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Leveraging Federal Rule of Evidence 1006: Using Summaries to Prove the Content of Voluminous Documents

Recording of a 90-minute CLE video webinar with Q&A

This program is included with the Strafford CLE Pass. Click for more information.
This program is included with the Strafford All-Access Pass. Click for more information.

Conducted on Thursday, August 26, 2021

Recorded event now available

or call 1-800-926-7926

This CLE course will guide counsel on correctly using and applying Federal Rule of Evidence 1006 (and state counterparts) to admit summaries, charts, or calculations and prove the content of documents that are too "voluminous" to be conveniently viewed in court. The program will highlight some unusual applications of Rule 1006 and what some may consider abuse.


Summaries of medical bills, work logs, telephone calls, GPS location histories, photographs, bank deposits, withdrawals, etc., are allowed under Rule 1006. The summary is admissible only if the underlying documents are admissible. The proponent must demonstrate that the summary accurately reflects the documents' contents and make the other parties' underlying originals available for examination and copying.

As straightforward as the rule seems, confusion abounds. Some courts have held that Rule 1006 summaries are not evidence; others will not admit summaries unless all underlying documents have been actually admitted; and some courts, if the underlying records have been admitted into evidence, will exclude the summaries. Many courts and litigants incorrectly apply the rules for demonstrative exhibits in Rule 611 to Rule 1006.

Significant problems arise over the requirement that the summaries must accurately and truly reflect the content of the underlying material. Some object that summaries must not contain assumptions, conclusions, and arguments, but others suggest that Rule 1006 does not require objectivity. Occasionally, multiple, conflicting summaries are admitted. Inadmissible reports or hearsay have been known to find their way into evidence via Rule 1006. Counsel opposing the summary must be vigilant and proactive.

Listen as this experienced panel of litigators clarifies the confusion about how Rule 1006 works, jurisdictional differences, creative uses, and best strategies for dealing with summaries.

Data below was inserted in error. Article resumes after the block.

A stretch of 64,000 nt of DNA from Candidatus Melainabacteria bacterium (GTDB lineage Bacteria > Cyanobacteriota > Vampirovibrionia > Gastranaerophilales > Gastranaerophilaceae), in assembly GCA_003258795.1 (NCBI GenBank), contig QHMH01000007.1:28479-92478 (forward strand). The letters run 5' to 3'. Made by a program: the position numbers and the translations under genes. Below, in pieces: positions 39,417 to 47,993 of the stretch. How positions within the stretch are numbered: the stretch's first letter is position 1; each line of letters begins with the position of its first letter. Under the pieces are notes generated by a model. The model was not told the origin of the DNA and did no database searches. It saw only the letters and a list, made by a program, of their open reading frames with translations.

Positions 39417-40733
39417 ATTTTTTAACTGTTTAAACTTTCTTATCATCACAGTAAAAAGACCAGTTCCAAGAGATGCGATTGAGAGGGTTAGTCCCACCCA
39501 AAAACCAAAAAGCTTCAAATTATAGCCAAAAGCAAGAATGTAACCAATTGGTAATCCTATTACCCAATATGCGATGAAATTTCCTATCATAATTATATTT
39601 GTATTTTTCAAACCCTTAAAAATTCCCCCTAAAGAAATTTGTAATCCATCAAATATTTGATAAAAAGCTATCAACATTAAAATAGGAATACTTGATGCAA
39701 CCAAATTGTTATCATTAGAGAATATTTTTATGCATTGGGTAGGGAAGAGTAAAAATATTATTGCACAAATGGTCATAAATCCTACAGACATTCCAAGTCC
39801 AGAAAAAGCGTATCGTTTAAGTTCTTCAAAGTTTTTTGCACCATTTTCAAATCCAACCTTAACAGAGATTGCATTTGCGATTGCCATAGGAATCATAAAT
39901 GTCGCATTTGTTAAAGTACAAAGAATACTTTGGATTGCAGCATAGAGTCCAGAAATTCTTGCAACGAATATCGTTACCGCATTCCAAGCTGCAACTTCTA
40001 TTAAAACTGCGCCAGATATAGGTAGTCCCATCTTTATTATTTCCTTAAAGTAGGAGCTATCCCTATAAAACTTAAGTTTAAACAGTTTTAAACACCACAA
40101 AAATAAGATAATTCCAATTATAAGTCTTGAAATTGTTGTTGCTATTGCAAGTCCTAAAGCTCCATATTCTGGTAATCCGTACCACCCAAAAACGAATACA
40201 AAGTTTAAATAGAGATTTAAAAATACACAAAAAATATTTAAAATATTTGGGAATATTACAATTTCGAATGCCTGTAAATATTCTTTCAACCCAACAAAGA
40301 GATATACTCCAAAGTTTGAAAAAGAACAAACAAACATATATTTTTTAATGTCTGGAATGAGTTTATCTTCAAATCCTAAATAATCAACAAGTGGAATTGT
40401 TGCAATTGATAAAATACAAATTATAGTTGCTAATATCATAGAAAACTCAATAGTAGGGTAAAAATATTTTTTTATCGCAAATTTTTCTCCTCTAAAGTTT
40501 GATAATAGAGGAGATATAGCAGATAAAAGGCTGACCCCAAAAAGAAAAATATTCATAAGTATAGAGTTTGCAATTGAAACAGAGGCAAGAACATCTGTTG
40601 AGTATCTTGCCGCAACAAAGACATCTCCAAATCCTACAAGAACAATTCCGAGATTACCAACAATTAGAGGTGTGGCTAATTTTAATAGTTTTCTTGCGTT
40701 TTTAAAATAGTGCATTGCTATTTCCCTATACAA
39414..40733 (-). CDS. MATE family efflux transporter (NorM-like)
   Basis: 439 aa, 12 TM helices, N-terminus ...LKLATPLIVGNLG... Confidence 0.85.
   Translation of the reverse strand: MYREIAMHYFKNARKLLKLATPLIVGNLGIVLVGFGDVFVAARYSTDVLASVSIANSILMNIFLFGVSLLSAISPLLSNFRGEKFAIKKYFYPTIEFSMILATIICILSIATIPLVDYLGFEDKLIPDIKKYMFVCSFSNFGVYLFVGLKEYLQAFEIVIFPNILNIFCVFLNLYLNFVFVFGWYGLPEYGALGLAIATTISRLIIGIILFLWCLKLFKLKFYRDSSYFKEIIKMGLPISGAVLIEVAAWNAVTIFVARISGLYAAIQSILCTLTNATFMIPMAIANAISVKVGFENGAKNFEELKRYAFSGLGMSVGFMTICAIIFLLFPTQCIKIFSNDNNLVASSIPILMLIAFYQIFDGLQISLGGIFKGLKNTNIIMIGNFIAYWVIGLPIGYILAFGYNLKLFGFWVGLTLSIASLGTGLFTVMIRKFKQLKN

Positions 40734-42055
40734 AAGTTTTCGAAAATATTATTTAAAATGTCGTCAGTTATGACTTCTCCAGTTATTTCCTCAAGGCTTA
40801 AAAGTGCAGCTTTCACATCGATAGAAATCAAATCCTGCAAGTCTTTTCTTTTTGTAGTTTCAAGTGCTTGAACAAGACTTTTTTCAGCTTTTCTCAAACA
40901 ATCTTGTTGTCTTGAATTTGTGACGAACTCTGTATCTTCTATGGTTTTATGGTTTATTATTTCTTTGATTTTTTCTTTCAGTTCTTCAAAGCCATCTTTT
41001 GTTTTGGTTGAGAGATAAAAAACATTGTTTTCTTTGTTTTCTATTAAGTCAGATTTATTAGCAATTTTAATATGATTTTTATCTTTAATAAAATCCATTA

1. Requirements of Rule 1006
    1. Defining voluminous
    2. Assessing whether originals have been made available to other parties
  2. Rule 1006 summaries are not governed by Rule 611
  3. Admissibility positions
    1. Summaries admissible in lieu of admitting the voluminous material
    2. Summaries admissible only after admitting the voluminous material
    3. Summaries not admissible if voluminous material admitted
  4. Summaries containing assumptions, conclusions and arguments
  5. Testimonial summaries


The panel will review these and other pivotal issues:

  • What is the basis for confusion about Rule 1006?
  • What are practical uses for Rule 1006 summaries?
  • How does counsel object to the use of summaries?
  • Can inadmissible testimony be introduced under the guise of a summary or opinion testimony?
  • What does "in court" mean in the era of remote trials?


Bever, Thomas
Thomas D. Bever

Smith Gambrell & Russell

Mr. Bever is focused primarily on White Collar criminal defense, representing individual and corporate clients in all...  |  Read More

Cochran, Anthony
Anthony L. Cochran

Smith Gambrell & Russell

Mr. Cochran represents individuals and businesses in a wide variety of matters. He has tried jury trials, bench trials,...  |  Read More

McCarthy, John G.
John G. McCarthy

Smith Gambrell & Russell

Mr. McCarthy is a Partner in the Litigation Practice in the Firm’s New York office, a member of the Firm’s...  |  Read More

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